For years, students have confronted alarming headlines regarding the difficulty of finding affordable accommodation. From stories of permanent couch-surfing to unpalatable digs – and even student homelessness – the situation has appeared only to deteriorate.
But this week, an amendment to the Residential Tenancies Act introduced a four per cent cap on rent increases in student accommodation, in a decisive win for students across the country.
Led by their unions, students have in the last number of years mobilised loudly and effectively against increases to the prices of their accommodation, and for this they deserve great credit.
In March 2018, Dublin City University Students’ Union (DCUSU) placed the issue on the national stage with its Shanowen Shakedown protests, which saw the union explosively challenge price increases in privately owned student accommodation complexes.
Around two months later, NUI Galway Students’ Union (NUIGSU) led the criticism of private student accommodation company Cúirt na Coiribe for instating a €1,000 increase. Aligning itself with the DCUSU protests, the Cúirt Shakedown brought student accommodation into the headlines once again.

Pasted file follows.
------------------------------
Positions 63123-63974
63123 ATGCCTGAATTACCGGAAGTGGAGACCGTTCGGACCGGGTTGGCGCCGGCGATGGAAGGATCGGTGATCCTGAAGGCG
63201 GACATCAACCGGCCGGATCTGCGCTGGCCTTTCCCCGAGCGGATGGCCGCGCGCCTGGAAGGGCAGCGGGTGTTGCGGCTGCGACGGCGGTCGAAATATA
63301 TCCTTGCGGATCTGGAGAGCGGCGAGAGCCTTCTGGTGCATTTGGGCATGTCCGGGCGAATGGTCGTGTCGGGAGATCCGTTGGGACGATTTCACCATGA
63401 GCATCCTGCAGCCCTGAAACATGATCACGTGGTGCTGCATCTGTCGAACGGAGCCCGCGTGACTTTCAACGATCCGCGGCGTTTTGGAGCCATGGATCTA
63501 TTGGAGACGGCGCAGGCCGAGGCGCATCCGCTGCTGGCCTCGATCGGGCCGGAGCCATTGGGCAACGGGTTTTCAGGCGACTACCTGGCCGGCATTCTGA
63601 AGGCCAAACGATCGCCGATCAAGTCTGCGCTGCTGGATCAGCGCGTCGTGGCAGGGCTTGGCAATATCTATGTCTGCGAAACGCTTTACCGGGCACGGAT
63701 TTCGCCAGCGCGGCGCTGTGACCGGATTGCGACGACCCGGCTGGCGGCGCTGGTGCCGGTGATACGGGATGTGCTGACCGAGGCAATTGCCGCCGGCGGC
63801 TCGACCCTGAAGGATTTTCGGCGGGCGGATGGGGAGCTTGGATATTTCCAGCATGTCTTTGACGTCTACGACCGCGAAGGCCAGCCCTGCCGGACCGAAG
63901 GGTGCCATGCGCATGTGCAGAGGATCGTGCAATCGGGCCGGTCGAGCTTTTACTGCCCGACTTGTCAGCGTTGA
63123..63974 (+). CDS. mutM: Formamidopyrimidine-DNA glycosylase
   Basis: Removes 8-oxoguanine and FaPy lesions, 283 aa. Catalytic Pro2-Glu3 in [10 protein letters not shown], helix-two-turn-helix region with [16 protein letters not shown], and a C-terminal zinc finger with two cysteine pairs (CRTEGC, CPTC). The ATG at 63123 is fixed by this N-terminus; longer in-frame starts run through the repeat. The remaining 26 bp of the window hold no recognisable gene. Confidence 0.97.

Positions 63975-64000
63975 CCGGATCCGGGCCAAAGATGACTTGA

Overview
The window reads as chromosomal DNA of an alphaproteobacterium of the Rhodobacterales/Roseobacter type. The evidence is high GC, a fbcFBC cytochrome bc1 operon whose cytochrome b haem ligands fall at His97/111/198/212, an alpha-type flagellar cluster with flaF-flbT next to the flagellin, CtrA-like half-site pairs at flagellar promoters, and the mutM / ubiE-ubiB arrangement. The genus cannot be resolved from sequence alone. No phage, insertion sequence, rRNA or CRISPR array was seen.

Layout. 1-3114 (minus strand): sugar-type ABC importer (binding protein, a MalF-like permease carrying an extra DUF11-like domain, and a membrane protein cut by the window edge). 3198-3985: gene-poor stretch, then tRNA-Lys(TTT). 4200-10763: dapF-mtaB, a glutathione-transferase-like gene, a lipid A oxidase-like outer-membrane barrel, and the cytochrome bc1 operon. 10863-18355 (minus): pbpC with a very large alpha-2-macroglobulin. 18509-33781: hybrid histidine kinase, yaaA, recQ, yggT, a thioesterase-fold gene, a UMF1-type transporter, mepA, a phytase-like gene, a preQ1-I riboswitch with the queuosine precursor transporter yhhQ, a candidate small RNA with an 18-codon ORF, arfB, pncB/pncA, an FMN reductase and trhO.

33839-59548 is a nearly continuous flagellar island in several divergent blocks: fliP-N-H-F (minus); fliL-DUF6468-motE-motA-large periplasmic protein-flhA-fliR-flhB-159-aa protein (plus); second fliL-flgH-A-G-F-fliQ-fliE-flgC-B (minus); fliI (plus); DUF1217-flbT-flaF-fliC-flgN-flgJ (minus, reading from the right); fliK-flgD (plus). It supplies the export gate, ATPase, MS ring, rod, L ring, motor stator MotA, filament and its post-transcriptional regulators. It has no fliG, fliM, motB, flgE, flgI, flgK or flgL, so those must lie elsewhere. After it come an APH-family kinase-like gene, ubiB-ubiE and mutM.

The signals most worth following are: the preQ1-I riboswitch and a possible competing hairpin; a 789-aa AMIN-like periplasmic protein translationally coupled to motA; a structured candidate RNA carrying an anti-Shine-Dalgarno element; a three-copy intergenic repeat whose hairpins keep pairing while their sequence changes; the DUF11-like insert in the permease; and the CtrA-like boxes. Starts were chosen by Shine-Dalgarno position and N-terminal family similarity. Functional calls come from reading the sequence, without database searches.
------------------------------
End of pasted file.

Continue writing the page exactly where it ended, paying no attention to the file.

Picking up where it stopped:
And for better or worse, the Union of Students in Ireland (USI) this year made housing its number-one priority. Even USI’s most senior officers have admitted that the union could have better balanced accommodation with its usual higher education focus this year, but one way or another member unions and USI have ensured that housing has become an issue the government could scarcely ignore.
This Editorial Board has argued before that an audience in front of the Oireachtas – which USI received last November when it called for rent controls on student accommodation – is something students are granted when the government feels it has to listen.
By this logic, and the victory students gained this week, those involved in the fight for improved student accommodation are entitled to feel a measure of satisfaction.
And while the student accommodation crisis is by no means solved – caps on rent increases are not a panacea if rents are already high – there are lessons to be taken from housing activism that must now be applied to the mountain of other issues that students face.